If a man makes a vow to HASHEM or makes an oath to prohibit himself, he shall not profane his word; according to whatever came out of his mouth, he shall do. (Bamidbar 30:3)
Moshe wrote their goings forth to their journeys at the bidding of HASHEM, and these were their journeys to their goings forth. (Bamidbar 33:2)
In honor of both Parshas Matos which focuses on the power of the spoken word and in the spirit of Parshas Masei which accounts for the travels of the Jewish People in the desert over the course of 40 years, I would like to share a personal account of a brief but powerful verbal exchange that took place not quite 40 years ago.
It was probably my first public appearance at a larger family event since I had started to learn in Yeshiva. I remember it was July 4th and it was very hot. People were arriving for the cocktail hour before the wedding and there was the typical mingling and bubbly conversations going on in every corner. Many guests and family members had not seen each other since the last wedding or funeral and in different pockets in a variety of rooms there was a friendly social buzz.
I can never forget the reception I received. It was consistent and overt. There was no attempt at subtlety. There I was with a black Yarmulka planted firmly on my head. I had a short black beard, and Tzitzis were peeking out from underneath my suit jacket. Whichever small group I approached, the people standing there, all of whom I have known my entire life, spontaneously, halted their conversation, looked at each other with a wide eye glance, and then while casting a brief glance in my direction, seemingly on cue, dispersed leaving me standing there by my lonesome, as if I had some obvious and serious communicable disease.
It didn’t happen once or twice. It happened everywhere, and predictably so. I had said nothing to no one. Not even “hello”. I decided that it was ok with me. In business and psychology you’ve got to know who owns the problem. If they were offended by my appearance, it was not my problem.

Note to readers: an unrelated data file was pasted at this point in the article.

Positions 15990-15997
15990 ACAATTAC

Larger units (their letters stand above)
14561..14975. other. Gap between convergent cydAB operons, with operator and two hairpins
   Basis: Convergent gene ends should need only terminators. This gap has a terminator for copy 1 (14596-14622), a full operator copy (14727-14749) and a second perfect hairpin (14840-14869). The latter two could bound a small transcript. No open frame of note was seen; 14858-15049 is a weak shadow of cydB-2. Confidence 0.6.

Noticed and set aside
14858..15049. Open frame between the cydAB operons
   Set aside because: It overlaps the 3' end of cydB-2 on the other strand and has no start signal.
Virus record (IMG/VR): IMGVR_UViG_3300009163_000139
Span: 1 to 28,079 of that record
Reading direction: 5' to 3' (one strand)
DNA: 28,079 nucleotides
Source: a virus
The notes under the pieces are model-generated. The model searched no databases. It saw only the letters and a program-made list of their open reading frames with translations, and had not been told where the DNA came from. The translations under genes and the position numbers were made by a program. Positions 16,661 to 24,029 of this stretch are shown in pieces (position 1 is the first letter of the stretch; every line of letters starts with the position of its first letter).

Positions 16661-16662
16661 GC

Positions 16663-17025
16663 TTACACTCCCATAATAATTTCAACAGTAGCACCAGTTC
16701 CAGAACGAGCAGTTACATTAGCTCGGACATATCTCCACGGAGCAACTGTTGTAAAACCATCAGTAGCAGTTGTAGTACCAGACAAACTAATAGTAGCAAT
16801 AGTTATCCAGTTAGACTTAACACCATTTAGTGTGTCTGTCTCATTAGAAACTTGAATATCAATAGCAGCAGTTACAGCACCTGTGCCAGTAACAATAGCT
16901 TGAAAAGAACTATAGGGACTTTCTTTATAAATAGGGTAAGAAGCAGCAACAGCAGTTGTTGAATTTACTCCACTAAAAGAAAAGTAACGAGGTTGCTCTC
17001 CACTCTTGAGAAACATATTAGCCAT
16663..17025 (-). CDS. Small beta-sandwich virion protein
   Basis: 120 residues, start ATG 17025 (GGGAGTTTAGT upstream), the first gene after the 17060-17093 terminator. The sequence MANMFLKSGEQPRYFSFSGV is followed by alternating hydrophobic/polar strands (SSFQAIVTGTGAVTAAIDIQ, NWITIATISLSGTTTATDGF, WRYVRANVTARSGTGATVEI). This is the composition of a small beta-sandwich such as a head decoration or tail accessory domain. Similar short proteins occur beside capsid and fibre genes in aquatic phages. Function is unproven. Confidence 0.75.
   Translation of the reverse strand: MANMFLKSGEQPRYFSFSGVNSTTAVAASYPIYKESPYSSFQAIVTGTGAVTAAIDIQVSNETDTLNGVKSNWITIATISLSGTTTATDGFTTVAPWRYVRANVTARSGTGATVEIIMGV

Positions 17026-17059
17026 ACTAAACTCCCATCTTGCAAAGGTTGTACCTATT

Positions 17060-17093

Then my elderly Aunt Fanny surprisingly beckoned for me to come to her. She must have been in her mid- 80’s. Aunt Fanny was not taller than a breakfast room table, and with her beehive hairdo, with a tall box of Cheerios on top. She was wearing a fur coat I remember although it was 90 degrees in the room. I happily came right over to her. Somebody actually wants to talk to me.
Aunt Fanny was my grandfather’s sister. She was from the older group of 10 children that were born in Europe and was raised in America. She had credible memories of the “old world” that she was known to share.
I remember bending way over to hear what she had to say. Her voice was weak and raspy and there was a hint of a European accent yet. When I was close enough she told me, “Everybody thinks you’re crazy!” I remember thinking, “Thanks for sharing. Sharing is caring!” Then she called me to come closer again and I made the mistake of bending down even closer. This time she belted out with a ferocity I shall never forget, “BUT YOU’RE DOING THE RIGHT T(H)ING!” My ears were ringing!
I heard in those words a ringing endorsement. Who’s going to bury this one correctly! Who’s going to give names for those who are no more?! Who’s going to carry on?! Tragically from those ten children, born to my Zeidy who was a Shomer Shabbos his entire life, davening three times a day, it’s hard to find a Jew. Later my Aunt Rhoda, Aunt Fanny’s daughter, told my mother OBM, that Label’s family is just like Zeidy’s; five boys and five girls, bli ayin hora. It’s no doubt partially due Aunt Fanny’s honest and encouraging words.
Whenever I have an opportunity to tell my personal story I always include this little vignette of Aunt Fanny. I met a young Rabbi on a plane, years back, coming back from Israel. He would bring students from his campus to Ohr Somayach in Monsey where I would tell my story. He told me you don’t know how many students are walking around campus and saying to each other constantly, “You’re doing the right t(h)ing!”